Rather than tackle real-world creatures-- of which there are many-- that have never appeared in Beast Wars, Hasbro opted to start their own robo mash-up and gave us figures like Air Hammer. While it can never be certain if a designer lost a bet or won one, one thing is for sure: if a hammerhead shark ever mates with an eagle, it's not going to look very majestic.
One of the neater things about this particular creation is that it serves as a reminder when Kenner, not Hasbro, was the name on the boxes and those designers would try all sorts of wacky ideas. Since the Beast era ended, very few of the toys under the Transformers brand could be called genuinely weird because there just isn't much you can do to really freak out a kid who's going to buy a vehicle that turns into a robot. Heck, you wouldn't think there would be any weirdness with animals either, but here it is! The metallic blue head and tail on this feathered fellow really shine, quite literally. The off-white plastic looks almost like glow-in-the-dark without actually doing much glowing in the dark, and Kenner added various paint details on the feathers to help bring them to life. While in the beast mode, the figure has articulated feet and a nifty spring-loaded jaw which becomes the robot's right hand.
To convert the abomination of science into what could loosely be called a robot, it's pretty easy-- rotate down the legs, move up the torso, fold back the head, say a few words, and presto-- robot thing. While the head has little yellow eyes, very little about this toy figure reads as a robot-- if anything, it looks more like a mutant of some sort that might be more at home in a sewer with ninjas. The articulation, while good, isn't as good as some other figures as the ankle joints are hinges and not ball-and-sockets, and the hands are... well, not really hands. One is the opening spring-loaded mouth of the creature, while the other is its tail, and the tail isn't really anything like a hand, or a claw. It's a tail on an arm.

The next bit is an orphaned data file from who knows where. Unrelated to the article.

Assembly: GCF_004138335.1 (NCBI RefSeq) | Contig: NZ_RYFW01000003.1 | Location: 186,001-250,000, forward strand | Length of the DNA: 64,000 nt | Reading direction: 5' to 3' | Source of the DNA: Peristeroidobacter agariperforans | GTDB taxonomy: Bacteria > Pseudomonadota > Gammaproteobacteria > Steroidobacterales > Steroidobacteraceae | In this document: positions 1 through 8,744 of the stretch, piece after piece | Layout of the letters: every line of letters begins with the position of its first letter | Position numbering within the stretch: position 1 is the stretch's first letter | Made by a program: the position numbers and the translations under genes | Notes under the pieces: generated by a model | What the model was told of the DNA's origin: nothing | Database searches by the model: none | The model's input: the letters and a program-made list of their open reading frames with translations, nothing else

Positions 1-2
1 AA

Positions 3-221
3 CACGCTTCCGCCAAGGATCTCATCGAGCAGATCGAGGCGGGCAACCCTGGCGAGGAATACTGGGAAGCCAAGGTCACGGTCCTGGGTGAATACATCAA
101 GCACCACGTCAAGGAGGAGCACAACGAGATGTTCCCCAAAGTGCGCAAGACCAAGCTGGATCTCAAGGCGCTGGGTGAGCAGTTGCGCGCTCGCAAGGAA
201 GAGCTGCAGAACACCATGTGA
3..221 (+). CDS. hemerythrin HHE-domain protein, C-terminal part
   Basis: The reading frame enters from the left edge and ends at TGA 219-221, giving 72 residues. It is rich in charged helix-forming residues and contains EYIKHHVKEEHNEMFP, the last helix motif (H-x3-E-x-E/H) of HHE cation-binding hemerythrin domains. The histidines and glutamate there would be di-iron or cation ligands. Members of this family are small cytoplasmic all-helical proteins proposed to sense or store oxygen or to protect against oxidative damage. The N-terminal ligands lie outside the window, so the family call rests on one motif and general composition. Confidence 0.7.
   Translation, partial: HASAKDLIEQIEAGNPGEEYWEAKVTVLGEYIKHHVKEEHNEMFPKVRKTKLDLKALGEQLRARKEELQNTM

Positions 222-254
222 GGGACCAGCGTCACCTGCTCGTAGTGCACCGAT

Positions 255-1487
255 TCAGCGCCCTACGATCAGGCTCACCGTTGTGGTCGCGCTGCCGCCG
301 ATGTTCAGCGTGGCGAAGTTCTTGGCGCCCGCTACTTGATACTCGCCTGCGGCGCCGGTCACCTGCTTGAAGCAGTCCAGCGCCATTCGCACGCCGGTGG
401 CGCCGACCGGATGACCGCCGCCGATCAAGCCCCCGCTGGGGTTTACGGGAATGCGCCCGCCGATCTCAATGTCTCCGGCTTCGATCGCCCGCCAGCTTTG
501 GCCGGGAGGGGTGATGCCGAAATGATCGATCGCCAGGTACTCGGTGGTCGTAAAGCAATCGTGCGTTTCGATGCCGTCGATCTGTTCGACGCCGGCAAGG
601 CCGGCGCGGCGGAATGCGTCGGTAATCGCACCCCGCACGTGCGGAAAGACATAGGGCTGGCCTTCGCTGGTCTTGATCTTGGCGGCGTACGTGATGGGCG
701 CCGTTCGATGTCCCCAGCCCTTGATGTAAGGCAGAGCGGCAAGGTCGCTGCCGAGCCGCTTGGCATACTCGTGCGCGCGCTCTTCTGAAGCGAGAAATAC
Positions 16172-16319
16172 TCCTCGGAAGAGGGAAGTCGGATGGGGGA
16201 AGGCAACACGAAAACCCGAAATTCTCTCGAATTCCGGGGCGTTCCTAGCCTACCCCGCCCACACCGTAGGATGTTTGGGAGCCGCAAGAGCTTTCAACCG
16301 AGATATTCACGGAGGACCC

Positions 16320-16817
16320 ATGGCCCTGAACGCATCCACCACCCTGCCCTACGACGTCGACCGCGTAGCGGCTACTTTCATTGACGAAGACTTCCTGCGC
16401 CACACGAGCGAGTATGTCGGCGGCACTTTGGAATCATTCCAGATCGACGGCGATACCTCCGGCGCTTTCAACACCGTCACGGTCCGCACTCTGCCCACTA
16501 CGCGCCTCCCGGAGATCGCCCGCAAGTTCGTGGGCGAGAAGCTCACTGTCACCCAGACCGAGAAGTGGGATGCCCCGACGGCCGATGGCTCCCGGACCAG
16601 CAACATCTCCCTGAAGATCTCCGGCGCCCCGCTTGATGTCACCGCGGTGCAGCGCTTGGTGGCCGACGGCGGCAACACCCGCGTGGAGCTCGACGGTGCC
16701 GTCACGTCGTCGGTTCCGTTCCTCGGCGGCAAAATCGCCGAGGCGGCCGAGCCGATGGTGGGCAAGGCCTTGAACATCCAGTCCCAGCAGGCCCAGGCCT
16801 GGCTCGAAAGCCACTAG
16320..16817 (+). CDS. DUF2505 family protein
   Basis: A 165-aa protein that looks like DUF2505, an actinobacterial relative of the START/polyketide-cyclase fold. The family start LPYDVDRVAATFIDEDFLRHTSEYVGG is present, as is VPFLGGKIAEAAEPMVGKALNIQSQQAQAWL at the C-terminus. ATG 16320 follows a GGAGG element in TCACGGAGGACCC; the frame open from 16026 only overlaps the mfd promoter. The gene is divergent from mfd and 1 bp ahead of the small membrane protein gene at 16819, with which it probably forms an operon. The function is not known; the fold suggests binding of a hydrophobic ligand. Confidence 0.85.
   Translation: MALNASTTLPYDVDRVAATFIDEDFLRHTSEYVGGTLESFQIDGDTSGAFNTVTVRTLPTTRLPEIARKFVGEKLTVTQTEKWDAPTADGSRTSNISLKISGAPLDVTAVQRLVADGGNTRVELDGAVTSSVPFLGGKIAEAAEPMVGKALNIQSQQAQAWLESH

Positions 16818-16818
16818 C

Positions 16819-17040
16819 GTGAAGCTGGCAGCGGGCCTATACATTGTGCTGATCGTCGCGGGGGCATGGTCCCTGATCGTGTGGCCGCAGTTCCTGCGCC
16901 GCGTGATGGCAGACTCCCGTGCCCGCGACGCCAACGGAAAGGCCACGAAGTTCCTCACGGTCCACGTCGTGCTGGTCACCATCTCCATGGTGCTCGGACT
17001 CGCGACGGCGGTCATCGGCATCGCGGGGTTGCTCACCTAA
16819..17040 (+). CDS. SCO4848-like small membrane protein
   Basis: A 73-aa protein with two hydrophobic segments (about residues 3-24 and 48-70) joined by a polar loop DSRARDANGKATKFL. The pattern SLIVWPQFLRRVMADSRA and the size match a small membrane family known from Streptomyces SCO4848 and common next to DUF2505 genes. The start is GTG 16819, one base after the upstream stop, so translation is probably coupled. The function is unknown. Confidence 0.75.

I can't deny that the sculptors did a nice job and that, on the whole, a fairly durable toy exists in Air Hammer. But the thing is just so damn ugly, and it's worth noting on our sample (and the other one I've seen) the crotch doesn't quite peg together nicely, leaving a bit of a gap. Packaged samples of this figure actually go for a little above retail, which is surprising given that it's just plain bizarre. For this reason, I'd say consider getting one-- but don't overpay for it, I don't think it's necessarily worth a premium price but for $5 or so you'll likely get some fun out of it. (Or get to make some fun of it.)
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